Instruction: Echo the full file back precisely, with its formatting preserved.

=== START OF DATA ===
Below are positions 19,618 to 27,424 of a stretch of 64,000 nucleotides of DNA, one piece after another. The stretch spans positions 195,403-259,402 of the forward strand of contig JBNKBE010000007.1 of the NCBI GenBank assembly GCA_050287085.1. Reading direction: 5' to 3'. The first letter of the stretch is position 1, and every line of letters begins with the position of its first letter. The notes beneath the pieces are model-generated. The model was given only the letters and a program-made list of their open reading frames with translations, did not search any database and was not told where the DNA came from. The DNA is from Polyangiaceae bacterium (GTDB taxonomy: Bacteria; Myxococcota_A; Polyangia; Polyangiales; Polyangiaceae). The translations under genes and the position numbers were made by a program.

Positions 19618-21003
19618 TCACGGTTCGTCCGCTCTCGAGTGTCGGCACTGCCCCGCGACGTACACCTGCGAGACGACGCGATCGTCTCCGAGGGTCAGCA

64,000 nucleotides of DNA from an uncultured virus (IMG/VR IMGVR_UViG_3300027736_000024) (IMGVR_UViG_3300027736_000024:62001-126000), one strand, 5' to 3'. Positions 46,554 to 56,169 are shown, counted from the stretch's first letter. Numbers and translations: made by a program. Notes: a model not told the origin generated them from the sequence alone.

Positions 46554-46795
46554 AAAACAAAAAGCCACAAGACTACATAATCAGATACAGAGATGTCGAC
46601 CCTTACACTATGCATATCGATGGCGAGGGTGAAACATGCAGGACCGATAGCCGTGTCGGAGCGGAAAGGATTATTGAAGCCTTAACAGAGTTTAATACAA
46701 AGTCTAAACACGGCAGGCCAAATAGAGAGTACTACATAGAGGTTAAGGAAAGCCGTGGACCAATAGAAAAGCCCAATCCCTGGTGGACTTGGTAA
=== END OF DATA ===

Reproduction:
Below are positions 19,618 to 27,424 of a stretch of 64,000 nucleotides of DNA, one piece after another. The stretch spans positions 195,403-259,402 of the forward strand of contig JBNKBE010000007.1 of the NCBI GenBank assembly GCA_050287085.1. Reading direction: 5' to 3'. The first letter of the stretch is position 1, and every line of letters begins with the position of its first letter. The notes beneath the pieces are model-generated. The model was given only the letters and a program-made list of their open reading frames with translations, did not search any database and was not told where the DNA came from. The DNA is from Polyangiaceae bacterium (GTDB taxonomy: Bacteria; Myxococcota_A; Polyangia; Polyangiales; Polyangiaceae). The translations under genes and the position numbers were made by a program.

Positions 19618-21003
19618 TCACGGTTCGTCCGCTCTCGAGTGTCGGCACTGCCCCGCGACGTACACCTGCGAGACGACGCGATCGTCTCCGAGGGTCAGCA

64,000 nucleotides of DNA from an uncultured virus (IMG/VR IMGVR_UViG_3300027736_000024) (IMGVR_UViG_3300027736_000024:62001-126000), one strand, 5' to 3'. Positions 46,554 to 56,169 are shown, counted from the stretch's first letter. Numbers and translations: made by a program. Notes: a model not told the origin generated them from the sequence alone.

Positions 46554-46795
46554 AAAACAAAAAGCCACAAGACTACATAATCAGATACAGAGATGTCGAC
46601 CCTTACACTATGCATATCGATGGCGAGGGTGAAACATGCAGGACCGATAGCCGTGTCGGAGCGGAAAGGATTATTGAAGCCTTAACAGAGTTTAATACAA
46701 AGTCTAAACACGGCAGGCCAAATAGAGAGTACTACATAGAGGTTAAGGAAAGCCGTGGACCAATAGAAAAGCCCAATCCCTGGTGGACTTGGTAA